VIX Trading Strategies: (Usually) Just Variations on a Theme

We’ve tested 16 simple and effective VIX trading strategies on this blog that, based on all of my readings both academic and in the blogosphere, are broadly representative of how most traders (of the quantitative, swing-trading variety) are trading VIX products.

Even though those strategies are keying off of completely different metrics, ranging from the shape of the futures term-structure to moving average crossovers, most are at their core, really variations on a theme: momentum/trend-following.

Nearly all of the strategies tend to trade long volatility when the VIX is rising, and short when the VIX is flat or falling (as opposed to mean-reversion strategies like this one which are actively betting against the prevailing trend).

That means that all of those strategies are going to agree more often than not. There’s nothing inherently wrong with that. It’s tough to argue with a long XIV/short VXX position when (for example) equities are in an uptrend, VIX futures are strongly contangoed, and a juicy VRP all exist concurrently.

But that also means that judging one strategy versus another is really about understanding the narrow periods of time when these different approaches don’t agree. This also makes designing strategies more difficult as the sample size of truly relevant data is much smaller than it would at first seem.

The table below illustrates how frequently our representative sample of simple VIX trading strategies agreed with one another. Fifteen trading strategies (1) are listed (see legend below table). Find where a given pair of strategies intersect on the table to find out how often their respective positions agreed.


Key: (1) First vs Second Month Futures, (2) VIX vs Front Month Futures, (3) VIX vs 1-Month Constant Maturity, (4) VIX vs VXV Indices, (5) V&M’s VIX:VXV Ratio, (6) DFTB’s StDev Strategy, (7) DFTB’s Spread Strategy, (8) DDN’s Momentum Rotation, (9) DDN’s VRP Strategy, (10) 10/100-Day MA Crossover, (11) TWP’s Quadratic Fit, (12) NAS’s VIX Futures Momentum, (13) S&P 500 50/200-Day Crossovers, (14) Brute Force Optimized VRP, (15) LI’s Bollinger Band Strategy

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Strategies agreed with one another on average 79% of the time. The two individual strategies that disagreed with one another the most often, still agreed 65% of the time.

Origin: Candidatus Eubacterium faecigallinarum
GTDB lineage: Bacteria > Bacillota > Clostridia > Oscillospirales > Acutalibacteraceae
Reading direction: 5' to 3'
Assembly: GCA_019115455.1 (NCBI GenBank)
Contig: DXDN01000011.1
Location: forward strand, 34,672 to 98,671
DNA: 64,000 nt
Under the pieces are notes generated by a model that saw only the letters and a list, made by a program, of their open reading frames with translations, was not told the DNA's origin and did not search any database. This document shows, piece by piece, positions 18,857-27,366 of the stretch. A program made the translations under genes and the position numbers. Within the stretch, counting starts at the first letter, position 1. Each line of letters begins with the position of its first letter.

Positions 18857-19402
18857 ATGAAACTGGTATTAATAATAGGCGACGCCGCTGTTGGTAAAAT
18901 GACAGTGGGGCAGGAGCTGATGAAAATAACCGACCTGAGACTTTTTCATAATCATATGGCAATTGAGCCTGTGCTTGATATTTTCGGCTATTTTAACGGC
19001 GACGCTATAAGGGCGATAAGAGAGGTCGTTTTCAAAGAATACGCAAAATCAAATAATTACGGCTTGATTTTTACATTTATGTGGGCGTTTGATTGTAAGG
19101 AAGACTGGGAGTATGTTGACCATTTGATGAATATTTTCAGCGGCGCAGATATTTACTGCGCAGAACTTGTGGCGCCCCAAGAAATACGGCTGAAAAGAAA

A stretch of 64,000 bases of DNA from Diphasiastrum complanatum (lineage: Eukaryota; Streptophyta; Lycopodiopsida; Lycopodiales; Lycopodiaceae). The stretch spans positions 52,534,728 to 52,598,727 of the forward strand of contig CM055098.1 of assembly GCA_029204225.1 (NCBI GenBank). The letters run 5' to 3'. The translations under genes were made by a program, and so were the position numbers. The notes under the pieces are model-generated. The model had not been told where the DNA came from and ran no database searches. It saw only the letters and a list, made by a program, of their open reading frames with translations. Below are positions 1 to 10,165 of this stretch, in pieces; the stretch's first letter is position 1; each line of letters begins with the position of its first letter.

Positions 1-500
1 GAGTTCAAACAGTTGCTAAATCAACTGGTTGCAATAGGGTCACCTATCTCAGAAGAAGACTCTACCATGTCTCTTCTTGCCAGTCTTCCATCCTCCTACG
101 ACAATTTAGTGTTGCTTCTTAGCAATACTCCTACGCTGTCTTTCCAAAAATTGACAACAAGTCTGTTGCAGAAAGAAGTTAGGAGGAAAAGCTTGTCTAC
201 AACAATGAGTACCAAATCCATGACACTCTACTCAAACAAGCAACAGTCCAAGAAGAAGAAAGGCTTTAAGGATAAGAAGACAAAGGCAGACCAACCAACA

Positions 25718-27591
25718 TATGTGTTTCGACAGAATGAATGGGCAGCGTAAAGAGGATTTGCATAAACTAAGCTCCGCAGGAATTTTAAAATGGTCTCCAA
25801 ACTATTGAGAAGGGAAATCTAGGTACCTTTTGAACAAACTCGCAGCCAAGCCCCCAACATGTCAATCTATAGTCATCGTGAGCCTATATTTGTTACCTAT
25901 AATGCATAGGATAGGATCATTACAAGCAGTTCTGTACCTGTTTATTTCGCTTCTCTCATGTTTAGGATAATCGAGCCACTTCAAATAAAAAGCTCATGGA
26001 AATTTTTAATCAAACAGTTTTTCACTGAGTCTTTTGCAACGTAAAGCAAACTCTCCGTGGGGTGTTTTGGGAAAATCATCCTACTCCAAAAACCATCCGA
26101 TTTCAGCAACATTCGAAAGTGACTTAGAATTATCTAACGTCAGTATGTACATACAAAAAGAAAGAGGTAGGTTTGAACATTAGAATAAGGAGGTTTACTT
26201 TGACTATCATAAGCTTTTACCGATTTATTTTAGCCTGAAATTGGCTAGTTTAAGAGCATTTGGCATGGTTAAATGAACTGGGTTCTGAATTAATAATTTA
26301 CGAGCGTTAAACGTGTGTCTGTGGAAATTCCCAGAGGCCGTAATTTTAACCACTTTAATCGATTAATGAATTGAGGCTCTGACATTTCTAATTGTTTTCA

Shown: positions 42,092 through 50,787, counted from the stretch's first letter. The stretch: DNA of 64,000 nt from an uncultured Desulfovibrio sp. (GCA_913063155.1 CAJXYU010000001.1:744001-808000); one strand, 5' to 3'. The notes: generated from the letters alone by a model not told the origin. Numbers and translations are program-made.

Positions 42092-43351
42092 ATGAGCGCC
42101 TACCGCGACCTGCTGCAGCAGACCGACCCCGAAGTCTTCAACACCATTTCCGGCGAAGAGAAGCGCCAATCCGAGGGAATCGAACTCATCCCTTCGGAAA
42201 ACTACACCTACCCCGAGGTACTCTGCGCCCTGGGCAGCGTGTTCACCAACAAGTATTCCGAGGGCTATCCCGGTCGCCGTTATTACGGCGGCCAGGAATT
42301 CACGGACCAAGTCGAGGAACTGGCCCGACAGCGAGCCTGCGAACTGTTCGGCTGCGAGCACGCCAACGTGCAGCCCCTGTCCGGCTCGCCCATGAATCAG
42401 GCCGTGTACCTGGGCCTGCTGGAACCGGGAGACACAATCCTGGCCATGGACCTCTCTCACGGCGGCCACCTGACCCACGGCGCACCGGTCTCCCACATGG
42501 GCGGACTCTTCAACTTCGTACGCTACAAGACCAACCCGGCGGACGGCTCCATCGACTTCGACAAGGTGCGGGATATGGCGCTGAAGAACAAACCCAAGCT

Again, these strategies are meant to be broadly representative of how most traders are trading VIX products. The key takeaway is that even though these strategies are keying off of completely different metrics, most are really variations of momentum/trend-following, and as such, will agree with one another more often than not. One of the keys to designing VIX trading strategies is better understanding the narrow periods of time when strategies disagree.

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When the strategies that we cover on our blog signal new trades, we include an alert on the daily report sent to subscribers. This is completely unrelated to our own strategy’s signal; it just serves to add a little color to the daily report and allows subscribers to see what other quantitative strategies are saying about the market.

Click to see Volatility Made Simple’s own elegant solution to the VIX ETP puzzle.

Good Trading,
Volatility Made Simple

Wonk notes:

  1. The TM RSI(2) strategy was excluded from this analysis as it trades far too infrequently to make for an apples-to-apples comparison.
  2. I took some mathematical liberties when deciding whether two strategies “agreed”. If strategy X was 100% long VIX and strategy Y was 100% short VIX, I counted that as full disagreement. But if strategy X was in cash, and strategy Y was 100% long or short VIX, I counted that as only a half disagreement. I did this to compensate for the fact that some strategies are long/short and some short vol-only.
Posted in Strategy Mechanics.